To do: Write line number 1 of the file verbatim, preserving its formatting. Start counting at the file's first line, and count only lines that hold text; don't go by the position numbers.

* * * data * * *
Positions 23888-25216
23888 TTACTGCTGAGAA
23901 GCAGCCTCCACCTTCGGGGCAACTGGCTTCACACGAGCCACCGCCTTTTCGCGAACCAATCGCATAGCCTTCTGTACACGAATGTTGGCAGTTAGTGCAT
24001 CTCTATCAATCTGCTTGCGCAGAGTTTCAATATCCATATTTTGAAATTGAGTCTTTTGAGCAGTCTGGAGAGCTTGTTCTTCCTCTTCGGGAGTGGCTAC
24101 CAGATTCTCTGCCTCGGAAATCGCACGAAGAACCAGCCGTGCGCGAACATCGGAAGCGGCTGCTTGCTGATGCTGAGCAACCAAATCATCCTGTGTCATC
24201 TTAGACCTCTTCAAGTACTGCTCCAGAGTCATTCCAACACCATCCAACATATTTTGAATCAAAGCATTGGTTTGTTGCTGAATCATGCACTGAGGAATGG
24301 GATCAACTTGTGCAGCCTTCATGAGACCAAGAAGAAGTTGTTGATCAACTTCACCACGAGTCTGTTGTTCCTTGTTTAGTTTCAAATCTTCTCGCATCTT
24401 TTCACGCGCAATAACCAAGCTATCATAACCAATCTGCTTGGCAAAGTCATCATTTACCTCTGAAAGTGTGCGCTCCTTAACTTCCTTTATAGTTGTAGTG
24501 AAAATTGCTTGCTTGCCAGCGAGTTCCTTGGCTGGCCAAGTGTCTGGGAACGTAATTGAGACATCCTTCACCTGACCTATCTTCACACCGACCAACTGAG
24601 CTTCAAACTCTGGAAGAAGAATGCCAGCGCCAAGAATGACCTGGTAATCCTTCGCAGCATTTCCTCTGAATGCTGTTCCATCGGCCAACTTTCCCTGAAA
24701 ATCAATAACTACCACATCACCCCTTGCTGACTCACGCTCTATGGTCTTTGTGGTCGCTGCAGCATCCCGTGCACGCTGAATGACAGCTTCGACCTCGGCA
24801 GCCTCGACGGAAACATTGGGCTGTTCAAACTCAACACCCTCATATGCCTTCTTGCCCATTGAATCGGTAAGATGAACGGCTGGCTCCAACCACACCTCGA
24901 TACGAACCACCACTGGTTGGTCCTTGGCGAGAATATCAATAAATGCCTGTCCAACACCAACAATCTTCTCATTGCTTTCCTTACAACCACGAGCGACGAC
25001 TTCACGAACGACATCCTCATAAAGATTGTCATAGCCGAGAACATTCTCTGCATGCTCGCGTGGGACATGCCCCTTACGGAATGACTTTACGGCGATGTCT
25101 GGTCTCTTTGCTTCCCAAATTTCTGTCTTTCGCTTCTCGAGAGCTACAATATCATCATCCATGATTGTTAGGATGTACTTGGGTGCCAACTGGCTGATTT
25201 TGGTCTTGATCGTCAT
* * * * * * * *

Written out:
Positions 23888-25216